See the MaLiAmPi documentation for more details on running the tool and interpreting the output.

Microbial Genome Assembly

One common task in microbiology is sequencing the genome of microbial isolates. With the advent of single-molecule long-read PacBio sequencing, it is now possible to routinely generate fully closed genome assemblies. To automate this process, we have implemented the UniCycler assembler in an easy-to-use workflow. This assembler provides the advantage of accommodating both short- and long-reads, performing hybrid assembly when both are provided.

This workflow can be found in this GitHub Repository: FredHutch/unicycler-nf/


nextflow run fredhutch/unicycler-nf <ARGUMENTS>

  --sample_sheet       CSV file listing samples to analyze
  --output_folder      Folder to place outputs

  --short_reads        Sample sheet contains short read data (`short_R1` and `short_R2`)
  --long_reads         Sample sheet contains long read data (`long_reads`)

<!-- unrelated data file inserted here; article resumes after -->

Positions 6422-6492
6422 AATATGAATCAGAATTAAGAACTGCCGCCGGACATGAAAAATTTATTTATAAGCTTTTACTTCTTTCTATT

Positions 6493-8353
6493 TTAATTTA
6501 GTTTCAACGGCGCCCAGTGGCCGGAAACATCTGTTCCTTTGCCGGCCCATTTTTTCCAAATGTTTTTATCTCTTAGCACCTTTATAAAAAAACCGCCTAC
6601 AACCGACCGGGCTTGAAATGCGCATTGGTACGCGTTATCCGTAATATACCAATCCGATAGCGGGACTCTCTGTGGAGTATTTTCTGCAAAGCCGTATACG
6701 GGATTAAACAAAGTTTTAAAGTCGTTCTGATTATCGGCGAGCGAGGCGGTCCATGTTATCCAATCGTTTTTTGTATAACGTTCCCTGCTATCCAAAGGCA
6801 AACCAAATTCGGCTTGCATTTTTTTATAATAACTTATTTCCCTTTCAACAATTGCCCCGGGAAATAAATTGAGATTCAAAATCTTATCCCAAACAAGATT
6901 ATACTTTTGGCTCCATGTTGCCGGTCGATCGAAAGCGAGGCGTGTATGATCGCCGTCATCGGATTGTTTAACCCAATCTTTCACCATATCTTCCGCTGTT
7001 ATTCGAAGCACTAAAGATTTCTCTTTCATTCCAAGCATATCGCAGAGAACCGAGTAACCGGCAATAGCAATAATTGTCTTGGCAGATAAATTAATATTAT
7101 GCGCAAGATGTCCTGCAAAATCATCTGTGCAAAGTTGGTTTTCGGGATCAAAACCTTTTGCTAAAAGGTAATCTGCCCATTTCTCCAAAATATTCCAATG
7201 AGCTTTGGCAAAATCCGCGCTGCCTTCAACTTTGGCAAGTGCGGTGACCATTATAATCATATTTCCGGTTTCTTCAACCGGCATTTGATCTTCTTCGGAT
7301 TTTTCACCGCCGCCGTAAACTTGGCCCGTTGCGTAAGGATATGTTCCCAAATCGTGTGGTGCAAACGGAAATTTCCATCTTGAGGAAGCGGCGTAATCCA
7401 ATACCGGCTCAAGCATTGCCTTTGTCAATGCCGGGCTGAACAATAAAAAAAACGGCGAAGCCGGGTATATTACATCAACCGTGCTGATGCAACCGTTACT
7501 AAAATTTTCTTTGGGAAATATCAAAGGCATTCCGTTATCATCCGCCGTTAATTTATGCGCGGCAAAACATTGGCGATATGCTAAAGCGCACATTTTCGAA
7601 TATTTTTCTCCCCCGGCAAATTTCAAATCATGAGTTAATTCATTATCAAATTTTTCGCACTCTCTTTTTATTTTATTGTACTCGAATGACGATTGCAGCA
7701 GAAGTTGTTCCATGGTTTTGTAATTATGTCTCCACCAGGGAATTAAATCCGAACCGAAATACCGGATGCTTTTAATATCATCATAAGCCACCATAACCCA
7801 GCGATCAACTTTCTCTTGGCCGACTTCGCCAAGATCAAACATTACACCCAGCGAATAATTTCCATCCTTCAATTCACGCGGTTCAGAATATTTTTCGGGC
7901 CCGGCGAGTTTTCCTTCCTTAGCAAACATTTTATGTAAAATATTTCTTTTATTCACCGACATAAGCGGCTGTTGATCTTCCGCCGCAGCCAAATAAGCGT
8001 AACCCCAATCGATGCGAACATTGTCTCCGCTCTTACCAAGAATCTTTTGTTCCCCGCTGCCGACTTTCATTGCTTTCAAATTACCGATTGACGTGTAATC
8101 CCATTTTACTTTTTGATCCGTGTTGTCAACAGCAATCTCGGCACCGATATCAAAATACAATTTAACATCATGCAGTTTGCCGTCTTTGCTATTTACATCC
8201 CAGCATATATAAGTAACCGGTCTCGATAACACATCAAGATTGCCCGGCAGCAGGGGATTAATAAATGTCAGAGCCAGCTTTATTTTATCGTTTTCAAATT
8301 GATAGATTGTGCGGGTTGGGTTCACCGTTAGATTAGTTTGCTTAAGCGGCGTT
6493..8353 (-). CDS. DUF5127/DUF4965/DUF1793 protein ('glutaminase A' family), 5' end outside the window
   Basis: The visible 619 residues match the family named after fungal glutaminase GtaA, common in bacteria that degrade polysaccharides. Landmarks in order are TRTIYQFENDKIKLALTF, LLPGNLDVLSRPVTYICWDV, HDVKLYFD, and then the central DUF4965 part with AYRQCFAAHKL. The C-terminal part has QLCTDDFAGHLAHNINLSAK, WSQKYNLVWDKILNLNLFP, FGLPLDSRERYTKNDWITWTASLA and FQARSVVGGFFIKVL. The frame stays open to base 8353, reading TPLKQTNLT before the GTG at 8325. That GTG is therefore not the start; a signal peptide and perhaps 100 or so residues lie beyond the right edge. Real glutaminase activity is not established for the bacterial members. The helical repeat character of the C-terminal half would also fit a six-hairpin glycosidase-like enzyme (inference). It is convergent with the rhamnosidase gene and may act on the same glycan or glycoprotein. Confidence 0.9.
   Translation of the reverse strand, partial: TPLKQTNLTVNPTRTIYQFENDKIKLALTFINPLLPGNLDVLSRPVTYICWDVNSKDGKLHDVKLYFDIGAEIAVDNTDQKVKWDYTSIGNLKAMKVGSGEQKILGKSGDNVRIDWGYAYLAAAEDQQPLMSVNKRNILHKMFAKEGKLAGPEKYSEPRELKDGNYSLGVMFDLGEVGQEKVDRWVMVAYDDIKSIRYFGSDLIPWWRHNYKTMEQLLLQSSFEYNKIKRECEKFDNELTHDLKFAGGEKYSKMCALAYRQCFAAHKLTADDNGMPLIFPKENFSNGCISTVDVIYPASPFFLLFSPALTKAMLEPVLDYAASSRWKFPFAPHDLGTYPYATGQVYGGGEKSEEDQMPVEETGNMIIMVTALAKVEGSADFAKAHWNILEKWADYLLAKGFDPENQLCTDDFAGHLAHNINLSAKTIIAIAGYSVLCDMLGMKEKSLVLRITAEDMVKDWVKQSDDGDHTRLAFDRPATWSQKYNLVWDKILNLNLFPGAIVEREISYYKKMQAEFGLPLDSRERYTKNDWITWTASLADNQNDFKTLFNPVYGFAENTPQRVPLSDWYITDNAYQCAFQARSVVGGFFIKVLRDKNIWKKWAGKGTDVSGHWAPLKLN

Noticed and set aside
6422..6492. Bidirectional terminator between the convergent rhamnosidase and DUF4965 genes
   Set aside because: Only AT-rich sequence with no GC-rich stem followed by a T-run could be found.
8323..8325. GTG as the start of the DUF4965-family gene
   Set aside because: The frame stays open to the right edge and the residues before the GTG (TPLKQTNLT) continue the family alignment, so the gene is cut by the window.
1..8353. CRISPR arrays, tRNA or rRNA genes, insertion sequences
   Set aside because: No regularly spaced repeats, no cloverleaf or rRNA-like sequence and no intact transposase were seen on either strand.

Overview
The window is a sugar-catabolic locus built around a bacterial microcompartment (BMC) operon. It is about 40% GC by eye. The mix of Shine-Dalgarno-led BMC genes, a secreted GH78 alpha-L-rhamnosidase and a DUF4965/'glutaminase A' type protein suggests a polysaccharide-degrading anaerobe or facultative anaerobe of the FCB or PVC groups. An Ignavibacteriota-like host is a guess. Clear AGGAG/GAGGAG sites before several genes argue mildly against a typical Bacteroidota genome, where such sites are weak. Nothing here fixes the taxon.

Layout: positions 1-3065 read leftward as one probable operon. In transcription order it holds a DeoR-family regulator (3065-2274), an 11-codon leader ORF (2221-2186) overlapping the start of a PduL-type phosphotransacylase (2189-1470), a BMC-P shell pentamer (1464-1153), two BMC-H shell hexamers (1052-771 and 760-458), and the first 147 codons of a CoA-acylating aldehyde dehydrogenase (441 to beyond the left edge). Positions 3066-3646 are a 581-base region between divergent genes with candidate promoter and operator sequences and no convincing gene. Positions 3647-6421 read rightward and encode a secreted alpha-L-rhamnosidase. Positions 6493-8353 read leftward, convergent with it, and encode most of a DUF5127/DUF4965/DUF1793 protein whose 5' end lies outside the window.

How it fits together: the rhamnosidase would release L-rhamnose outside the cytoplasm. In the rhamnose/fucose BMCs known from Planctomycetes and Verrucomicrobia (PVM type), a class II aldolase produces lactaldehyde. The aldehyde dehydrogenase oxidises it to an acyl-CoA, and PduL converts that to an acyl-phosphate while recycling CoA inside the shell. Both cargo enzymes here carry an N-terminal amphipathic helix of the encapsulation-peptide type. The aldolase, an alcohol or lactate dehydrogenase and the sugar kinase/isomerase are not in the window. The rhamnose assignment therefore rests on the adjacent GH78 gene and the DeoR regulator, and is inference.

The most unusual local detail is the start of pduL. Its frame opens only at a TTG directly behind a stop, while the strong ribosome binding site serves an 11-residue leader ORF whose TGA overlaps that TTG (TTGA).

--min_fasta_length   Minimum contig length (default: 100)
  --help               Display this message

Sample Sheet:
  The sample_sheet is a CSV with a header indicating which samples correspond to which files.
  The file must contain the column `name`, and `long_reads`, `short_R1`, `short_R2` as appropriate.

Microbial Genome Circularization

The tools used for microbial genome assembly have been changing rapidly with the advent of long-read sequencing. One of the tools which has emerged in this area is Circlator, a tool to take an existing linear genome assembly and turn it into a circular assembly using information from long-read sequencing. You can refer to the publication and the documentation for more details.

Because this tool has a number of dependencies, it may be helpful to use this tool with Nextflow, which executes each step in a Docker container with all of the required dependencies. The workflow for this tool can be found in this repository, which also has all of the necessary details for running the workflow.

The only data required to run the tool is (1) a genome assembly in FASTA format, and (2) a set of long reads in either FASTQ or BAM format.